“Lutein and its twin, zeaxanthin, are the only carotenoids that are found in the lens and in the macula, which is the central part of the retina and therefore most vulnerable to light damage,” says Tufts University’s Elizabeth Johnson.
So should you take a lutein supplement to help preserve your vision? Some key evidence:
In studies that track the eating habits of thousands of men and women, people with higher levels of lutein plus zeaxanthin in their diets have a lower risk of cataracts.
But in the only good study that tested supplements, people with macular degeneration who were given lutein and zeaxanthin every day for five years had no lower risk of cataracts. The amounts were 10 milligrams of lutein and 2 mg of zeaxanthin.
But there was one exception in this study. Those who were not getting much lutein and zeaxanthin from their diets lowered their risk of cataracts by 30 percent if they took the supplements.
“Having sufficient lutein and zeaxanthin in the eye has long been suspected to enhance vision,” says the University of Wisconsin’s Julie Mares.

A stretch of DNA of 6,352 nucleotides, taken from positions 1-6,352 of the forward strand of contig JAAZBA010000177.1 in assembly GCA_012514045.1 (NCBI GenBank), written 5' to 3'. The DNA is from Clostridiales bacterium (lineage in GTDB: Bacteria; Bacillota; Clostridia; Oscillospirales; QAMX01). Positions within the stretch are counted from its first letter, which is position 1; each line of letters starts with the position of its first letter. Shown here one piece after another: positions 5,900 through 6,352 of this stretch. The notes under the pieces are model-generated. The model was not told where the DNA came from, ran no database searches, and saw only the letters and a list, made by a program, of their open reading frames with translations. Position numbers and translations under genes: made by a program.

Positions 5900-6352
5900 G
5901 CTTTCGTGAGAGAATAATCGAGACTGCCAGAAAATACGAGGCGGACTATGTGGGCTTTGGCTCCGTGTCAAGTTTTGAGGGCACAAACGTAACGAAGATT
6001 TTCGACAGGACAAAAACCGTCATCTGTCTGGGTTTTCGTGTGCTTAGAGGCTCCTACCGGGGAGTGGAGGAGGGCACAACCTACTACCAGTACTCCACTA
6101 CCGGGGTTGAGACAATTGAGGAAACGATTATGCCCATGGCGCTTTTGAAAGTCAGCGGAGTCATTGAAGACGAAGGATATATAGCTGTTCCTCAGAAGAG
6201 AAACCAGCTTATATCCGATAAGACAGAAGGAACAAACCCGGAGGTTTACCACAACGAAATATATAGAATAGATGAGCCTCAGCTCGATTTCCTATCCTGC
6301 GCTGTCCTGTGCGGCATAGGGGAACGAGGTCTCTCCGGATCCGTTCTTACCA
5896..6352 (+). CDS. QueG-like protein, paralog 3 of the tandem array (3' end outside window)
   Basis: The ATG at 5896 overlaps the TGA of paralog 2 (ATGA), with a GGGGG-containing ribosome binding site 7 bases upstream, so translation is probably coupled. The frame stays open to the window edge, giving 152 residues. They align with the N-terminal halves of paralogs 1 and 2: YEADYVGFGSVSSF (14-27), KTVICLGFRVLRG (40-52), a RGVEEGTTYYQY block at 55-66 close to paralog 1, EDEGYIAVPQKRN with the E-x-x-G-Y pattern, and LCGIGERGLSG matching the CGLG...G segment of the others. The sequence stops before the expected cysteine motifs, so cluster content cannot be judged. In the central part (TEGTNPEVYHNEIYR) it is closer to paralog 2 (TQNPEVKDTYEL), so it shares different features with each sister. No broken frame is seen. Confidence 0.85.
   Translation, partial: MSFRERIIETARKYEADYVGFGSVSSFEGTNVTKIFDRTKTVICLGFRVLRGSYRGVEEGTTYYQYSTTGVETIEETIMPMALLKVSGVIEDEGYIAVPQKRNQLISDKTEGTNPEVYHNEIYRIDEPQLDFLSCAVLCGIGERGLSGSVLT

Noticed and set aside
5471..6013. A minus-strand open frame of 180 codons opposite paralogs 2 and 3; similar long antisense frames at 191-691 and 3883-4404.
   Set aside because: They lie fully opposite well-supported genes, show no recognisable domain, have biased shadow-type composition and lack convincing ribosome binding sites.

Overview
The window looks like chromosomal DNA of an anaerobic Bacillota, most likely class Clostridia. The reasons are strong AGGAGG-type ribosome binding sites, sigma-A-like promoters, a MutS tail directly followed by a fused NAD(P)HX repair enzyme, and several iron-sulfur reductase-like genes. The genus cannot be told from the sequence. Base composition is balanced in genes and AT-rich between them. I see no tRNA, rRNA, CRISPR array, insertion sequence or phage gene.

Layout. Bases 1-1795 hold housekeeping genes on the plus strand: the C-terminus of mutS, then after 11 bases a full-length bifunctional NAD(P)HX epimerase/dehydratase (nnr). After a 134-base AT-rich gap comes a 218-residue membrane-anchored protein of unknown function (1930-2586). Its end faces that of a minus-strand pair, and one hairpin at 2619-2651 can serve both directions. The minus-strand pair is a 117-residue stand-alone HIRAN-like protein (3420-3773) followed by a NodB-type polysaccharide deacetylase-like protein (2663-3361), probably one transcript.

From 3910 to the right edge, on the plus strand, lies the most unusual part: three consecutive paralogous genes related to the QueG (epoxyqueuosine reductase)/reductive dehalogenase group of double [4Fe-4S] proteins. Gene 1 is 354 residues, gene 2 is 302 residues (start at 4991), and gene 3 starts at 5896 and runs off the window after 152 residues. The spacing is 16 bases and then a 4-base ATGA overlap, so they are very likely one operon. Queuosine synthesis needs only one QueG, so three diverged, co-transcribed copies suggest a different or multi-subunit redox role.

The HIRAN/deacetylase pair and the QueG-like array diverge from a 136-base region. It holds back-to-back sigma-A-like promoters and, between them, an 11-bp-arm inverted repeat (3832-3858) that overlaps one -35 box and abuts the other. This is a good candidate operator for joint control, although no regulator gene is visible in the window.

“Several studies suggest that lutein supplements improve the ability to detect contrasts between colors or intensities, which can be especially difficult in dim lighting.”
Supplements or food?
But Mares stops short of recommending that people take lutein supplements. “Getting lutein and zeaxanthin from a plant-rich diet with lots of green leafy vegetables is one of the best ways to preserve your eye health,”she notes. “What’s protective is probably those carotenoids in combination with other components of the foods, so you’re likely better off getting them from food, not pills.”
Since lutein and zeaxanthin are fat-soluble, make sure your meal includes some vegetable oil or a food with fat, adds Elizabeth Johnson.
Here are some of the best food sources of lutein:
Sources: Arch. Ophthalmol. 126: 102, 2008; JAMA Ophthalmol. 131: 843, 2013; 3 Invest. Ophthalmol. Vis. Sci. 55: 8583, 2014.
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